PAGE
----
When it comes to the supernatural, I am what you might call a disappointed skeptic. The various wedges of my brain war with one another over concepts like ghosts, witchcraft, psychic powers, and communion with the dead: The sensible, businesslike parts forcefully doubt the existence of such things, having had no convincing experiences, while the artsy, imaginative parts just think they are way cool, and wish desperately that such an experience would visit me the way it has others. (Those latter brain bits are also responsible, or so I tell myself, for my long hair phase in college.)
It’s easy for a person like me, who lives on rationality as a staple food, to dismiss those who claim to have witnessed the ethereal first-hand as kooks and crazies. But in truth, part of me is just a bit jealous of them, and of their unconditional devotion to the belief in something beyond the measurable world. And when I meet such a person, I can’t help feeling a conflicted yet robust wish to share some fleeting connection with them, and perhaps to harvest a kernel or two of their spirituality by osmosis.
The other day, I was filling up the car at a convenience store downtown. As I dutifully headed toward the front door to pre-pay, my eyes were drawn to a parked hybrid car by the myriad colorful bumper stickers that wallpapered its sloped rear hatch. Pentacles and other occult symbols littered the lot of them, though on the whole the stickers leaned less toward the lurid and wicked and more toward the jaunty and kitschy. Most bore jocular slogans proudly declaring a fondness for witches, witchcraft, and sass. There was even one particularly large sticker declaring “I Believe In Faeries”, suggesting that which specific school of myth the driver adhered to was beside the point.
Immediately, my mind split into its usual two factions: the one side finding the car (and therefore its occupant) rather silly, and the other side reflecting upon it with something nearly but not quite like admiration. The compromise I reached was to make a game of searching for and trying to identify the owner, who had to be inside the store. However, the game ended before it began, because just as I set foot upon the sidewalk along the front of the store, she emerged into the afternoon sun.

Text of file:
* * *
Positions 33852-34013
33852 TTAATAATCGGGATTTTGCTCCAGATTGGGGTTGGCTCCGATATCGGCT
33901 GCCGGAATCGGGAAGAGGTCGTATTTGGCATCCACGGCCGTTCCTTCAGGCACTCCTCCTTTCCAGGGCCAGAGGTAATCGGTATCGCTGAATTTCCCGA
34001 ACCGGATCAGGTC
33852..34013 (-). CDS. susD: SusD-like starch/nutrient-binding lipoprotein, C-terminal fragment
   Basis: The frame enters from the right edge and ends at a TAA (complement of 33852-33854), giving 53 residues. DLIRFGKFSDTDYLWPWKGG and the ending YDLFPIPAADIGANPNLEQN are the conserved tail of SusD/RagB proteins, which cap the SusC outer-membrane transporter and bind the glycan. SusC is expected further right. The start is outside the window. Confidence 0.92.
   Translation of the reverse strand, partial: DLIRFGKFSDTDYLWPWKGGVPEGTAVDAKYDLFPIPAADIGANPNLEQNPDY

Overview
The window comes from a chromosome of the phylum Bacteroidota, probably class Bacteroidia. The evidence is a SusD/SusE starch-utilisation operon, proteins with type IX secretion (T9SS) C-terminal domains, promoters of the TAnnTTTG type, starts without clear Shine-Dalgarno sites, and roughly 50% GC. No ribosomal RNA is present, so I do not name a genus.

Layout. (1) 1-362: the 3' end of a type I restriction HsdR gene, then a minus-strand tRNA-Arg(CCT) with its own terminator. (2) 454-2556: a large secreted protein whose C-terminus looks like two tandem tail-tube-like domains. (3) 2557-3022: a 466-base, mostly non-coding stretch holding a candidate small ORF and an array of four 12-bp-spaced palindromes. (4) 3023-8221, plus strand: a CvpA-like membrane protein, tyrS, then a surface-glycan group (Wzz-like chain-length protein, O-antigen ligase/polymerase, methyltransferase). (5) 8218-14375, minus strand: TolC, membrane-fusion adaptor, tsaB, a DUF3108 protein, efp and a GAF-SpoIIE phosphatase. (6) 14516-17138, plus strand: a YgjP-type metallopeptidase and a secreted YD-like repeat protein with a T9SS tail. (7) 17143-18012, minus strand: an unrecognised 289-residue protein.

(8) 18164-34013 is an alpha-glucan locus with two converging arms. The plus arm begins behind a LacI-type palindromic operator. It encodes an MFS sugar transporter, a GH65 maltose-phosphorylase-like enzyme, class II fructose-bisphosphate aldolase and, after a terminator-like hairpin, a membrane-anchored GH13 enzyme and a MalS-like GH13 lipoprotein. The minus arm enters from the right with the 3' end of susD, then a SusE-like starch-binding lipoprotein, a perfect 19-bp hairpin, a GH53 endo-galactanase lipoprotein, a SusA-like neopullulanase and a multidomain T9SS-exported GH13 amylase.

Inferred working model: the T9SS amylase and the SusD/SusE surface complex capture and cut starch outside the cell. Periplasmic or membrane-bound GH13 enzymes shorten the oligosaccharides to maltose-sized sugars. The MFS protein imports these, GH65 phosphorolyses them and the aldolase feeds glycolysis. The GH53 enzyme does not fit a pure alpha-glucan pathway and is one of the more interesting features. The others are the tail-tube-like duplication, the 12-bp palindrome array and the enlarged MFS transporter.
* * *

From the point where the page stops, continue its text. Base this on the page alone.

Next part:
The woman was everything I would have imagined. She was short, middle-aged, swarthy and leonine, and she swept through the doorway with graceful purpose. Her dusky eyes were thickly lined in black, and her long, inky hair fluttered in the draft kicked up by the suction of the opened doorway. Her Romani-style dress was finely pattered in black and purple, with long gauzy silks that draped low from both arms.
As we approached one another on the sidewalk, all at once I decided to try to catch her eye with an eloquent gaze, to see if I could win myself one of those long-sought connections with the spiritual world and its community. Perhaps she would see something in my countenance that only eyes attuned to the mystical could recognize, and identify in me some untapped necromantic potential.
Her eyes met mine, and I favored her with the most subtly arch grin I could summon. Her glance dusted me briefly from head to foot before returning to linger a moment on my bold, no doubt impressive visage.
As she drew close, she began to lean in my direction, her gaze never leaving mine. My mind flushed as I realized that she meant to speak to me. I had done it: I had attracted the attention of one who communes with the World Beyond, who possessed a kind of knowledge which had for so long eluded me.
She leaned close and placed her lacquered crimson lips near to my ear. What timeless wisdom was she about to impart? What secret truths had she deigned to confer upon me and me alone, here among all these less worthy, less impressive individuals?
She whispered, “You’re flying low.”
It took me slightly longer to process than it should have done. Flying? Was that some metaphorical allusion to the path I was taking through life?
No. Wait. Oh.
After turning to face the unjudging brick of the storefront and hurriedly reaching down and zipping up my pants, I stood rooted to that spot for a stunned moment while my head swam with humiliation. Then I recovered myself enough to turn around and give the witchy woman my abashed thanks, but she was already too far past me — about to climb back into her hybrid — to make calling out to her anything but awkward, even more than the situation already was.
And so the supernatural world continues to shun me. Perhaps I will always be a skeptical man grounded in logic and reason, and really, there is nothing so bad about that. Besides, I am fairly certain that before I will ever be allowed to attain awareness of the Realm Beyond The Vale, I will first be required to attain awareness of the Realm Below The Waist. After all, if I were a ghost, ancient and melancholy, the last thing I’d want to see is some overweight guy’s underwear. Talk about haunting.